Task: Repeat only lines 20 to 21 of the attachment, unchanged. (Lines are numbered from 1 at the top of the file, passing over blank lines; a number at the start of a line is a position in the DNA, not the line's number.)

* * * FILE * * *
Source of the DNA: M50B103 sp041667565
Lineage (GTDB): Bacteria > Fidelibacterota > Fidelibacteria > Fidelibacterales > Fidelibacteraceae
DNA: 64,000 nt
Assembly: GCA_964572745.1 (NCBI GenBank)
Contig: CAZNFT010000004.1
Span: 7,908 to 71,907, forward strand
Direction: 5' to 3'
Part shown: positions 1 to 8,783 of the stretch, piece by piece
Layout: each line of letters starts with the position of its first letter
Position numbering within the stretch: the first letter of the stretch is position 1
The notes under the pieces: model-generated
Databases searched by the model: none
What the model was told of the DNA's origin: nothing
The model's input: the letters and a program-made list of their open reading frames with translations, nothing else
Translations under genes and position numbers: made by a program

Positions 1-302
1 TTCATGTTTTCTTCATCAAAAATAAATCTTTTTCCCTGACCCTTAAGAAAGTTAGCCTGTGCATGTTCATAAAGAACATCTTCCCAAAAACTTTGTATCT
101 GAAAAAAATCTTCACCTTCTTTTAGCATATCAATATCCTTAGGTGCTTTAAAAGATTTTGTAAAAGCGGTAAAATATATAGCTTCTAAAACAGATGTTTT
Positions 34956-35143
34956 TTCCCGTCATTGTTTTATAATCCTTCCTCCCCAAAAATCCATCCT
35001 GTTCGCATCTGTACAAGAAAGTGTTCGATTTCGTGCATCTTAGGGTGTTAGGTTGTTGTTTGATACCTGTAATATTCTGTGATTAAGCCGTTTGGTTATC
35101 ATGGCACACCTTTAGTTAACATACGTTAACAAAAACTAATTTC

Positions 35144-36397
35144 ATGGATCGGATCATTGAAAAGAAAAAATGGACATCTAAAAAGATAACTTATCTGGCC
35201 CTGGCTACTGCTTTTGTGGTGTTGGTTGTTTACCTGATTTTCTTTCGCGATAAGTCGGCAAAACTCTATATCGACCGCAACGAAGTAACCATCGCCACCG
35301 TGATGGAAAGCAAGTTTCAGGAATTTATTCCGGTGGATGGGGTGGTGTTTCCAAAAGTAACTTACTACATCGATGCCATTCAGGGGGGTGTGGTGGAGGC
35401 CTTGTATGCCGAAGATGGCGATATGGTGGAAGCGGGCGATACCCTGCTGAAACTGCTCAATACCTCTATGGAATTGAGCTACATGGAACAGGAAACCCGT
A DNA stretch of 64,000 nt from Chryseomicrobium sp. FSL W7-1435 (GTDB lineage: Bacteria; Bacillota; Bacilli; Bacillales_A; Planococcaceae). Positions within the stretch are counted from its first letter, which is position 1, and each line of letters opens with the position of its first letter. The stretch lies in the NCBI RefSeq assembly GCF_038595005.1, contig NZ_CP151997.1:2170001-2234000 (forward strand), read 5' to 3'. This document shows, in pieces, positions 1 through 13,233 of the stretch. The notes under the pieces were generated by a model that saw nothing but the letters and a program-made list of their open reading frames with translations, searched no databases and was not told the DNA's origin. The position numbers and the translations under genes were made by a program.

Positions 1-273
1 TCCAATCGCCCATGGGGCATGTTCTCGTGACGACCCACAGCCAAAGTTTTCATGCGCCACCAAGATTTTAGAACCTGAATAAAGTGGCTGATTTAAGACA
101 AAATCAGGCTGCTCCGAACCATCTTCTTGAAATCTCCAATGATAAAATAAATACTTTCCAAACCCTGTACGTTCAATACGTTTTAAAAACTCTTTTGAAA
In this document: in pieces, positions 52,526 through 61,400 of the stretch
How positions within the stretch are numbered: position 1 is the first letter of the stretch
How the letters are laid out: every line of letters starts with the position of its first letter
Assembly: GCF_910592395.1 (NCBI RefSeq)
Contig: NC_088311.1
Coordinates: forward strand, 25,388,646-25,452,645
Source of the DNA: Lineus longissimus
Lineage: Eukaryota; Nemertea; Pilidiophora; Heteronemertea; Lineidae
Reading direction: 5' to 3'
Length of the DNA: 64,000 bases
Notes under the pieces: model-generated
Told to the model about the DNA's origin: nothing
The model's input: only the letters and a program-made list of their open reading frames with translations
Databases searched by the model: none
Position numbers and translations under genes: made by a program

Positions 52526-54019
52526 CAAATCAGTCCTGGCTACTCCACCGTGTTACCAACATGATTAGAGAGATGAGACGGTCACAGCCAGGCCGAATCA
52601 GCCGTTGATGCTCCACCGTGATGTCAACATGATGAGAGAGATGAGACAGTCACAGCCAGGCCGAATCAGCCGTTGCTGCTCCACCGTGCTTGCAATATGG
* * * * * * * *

34956 TTCCCGTCATTGTTTTATAATCCTTCCTCCCCAAAAATCCATCCT
35001 GTTCGCATCTGTACAAGAAAGTGTTCGATTTCGTGCATCTTAGGGTGTTAGGTTGTTGTTTGATACCTGTAATATTCTGTGATTAAGCCGTTTGGTTATC